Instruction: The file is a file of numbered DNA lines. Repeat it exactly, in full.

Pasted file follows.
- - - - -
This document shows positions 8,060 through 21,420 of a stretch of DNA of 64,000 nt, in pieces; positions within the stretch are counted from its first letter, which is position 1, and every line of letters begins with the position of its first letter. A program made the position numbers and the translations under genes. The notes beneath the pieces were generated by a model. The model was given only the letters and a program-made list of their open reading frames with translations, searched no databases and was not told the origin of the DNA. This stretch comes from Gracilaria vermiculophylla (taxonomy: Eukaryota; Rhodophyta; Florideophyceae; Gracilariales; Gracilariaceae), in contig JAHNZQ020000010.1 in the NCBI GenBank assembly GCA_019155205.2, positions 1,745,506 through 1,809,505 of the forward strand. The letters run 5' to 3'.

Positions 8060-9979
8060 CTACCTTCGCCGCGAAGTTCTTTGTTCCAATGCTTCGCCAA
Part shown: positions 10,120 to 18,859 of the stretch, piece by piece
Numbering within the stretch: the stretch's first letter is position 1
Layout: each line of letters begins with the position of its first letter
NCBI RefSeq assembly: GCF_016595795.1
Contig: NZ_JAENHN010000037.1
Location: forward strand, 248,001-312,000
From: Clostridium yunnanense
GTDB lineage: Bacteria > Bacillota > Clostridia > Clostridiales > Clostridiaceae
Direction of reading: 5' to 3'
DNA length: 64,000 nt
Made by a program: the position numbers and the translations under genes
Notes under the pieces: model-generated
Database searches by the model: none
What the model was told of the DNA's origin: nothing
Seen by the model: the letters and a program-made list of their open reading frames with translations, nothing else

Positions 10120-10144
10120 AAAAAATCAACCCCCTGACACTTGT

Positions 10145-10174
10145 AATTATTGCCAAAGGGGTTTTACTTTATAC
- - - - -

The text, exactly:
This document shows positions 8,060 through 21,420 of a stretch of DNA of 64,000 nt, in pieces; positions within the stretch are counted from its first letter, which is position 1, and every line of letters begins with the position of its first letter. A program made the position numbers and the translations under genes. The notes beneath the pieces were generated by a model. The model was given only the letters and a program-made list of their open reading frames with translations, searched no databases and was not told the origin of the DNA. This stretch comes from Gracilaria vermiculophylla (taxonomy: Eukaryota; Rhodophyta; Florideophyceae; Gracilariales; Gracilariaceae), in contig JAHNZQ020000010.1 in the NCBI GenBank assembly GCA_019155205.2, positions 1,745,506 through 1,809,505 of the forward strand. The letters run 5' to 3'.

Positions 8060-9979
8060 CTACCTTCGCCGCGAAGTTCTTTGTTCCAATGCTTCGCCAA
Part shown: positions 10,120 to 18,859 of the stretch, piece by piece
Numbering within the stretch: the stretch's first letter is position 1
Layout: each line of letters begins with the position of its first letter
NCBI RefSeq assembly: GCF_016595795.1
Contig: NZ_JAENHN010000037.1
Location: forward strand, 248,001-312,000
From: Clostridium yunnanense
GTDB lineage: Bacteria > Bacillota > Clostridia > Clostridiales > Clostridiaceae
Direction of reading: 5' to 3'
DNA length: 64,000 nt
Made by a program: the position numbers and the translations under genes
Notes under the pieces: model-generated
Database searches by the model: none
What the model was told of the DNA's origin: nothing
Seen by the model: the letters and a program-made list of their open reading frames with translations, nothing else

Positions 10120-10144
10120 AAAAAATCAACCCCCTGACACTTGT

Positions 10145-10174
10145 AATTATTGCCAAAGGGGTTTTACTTTATAC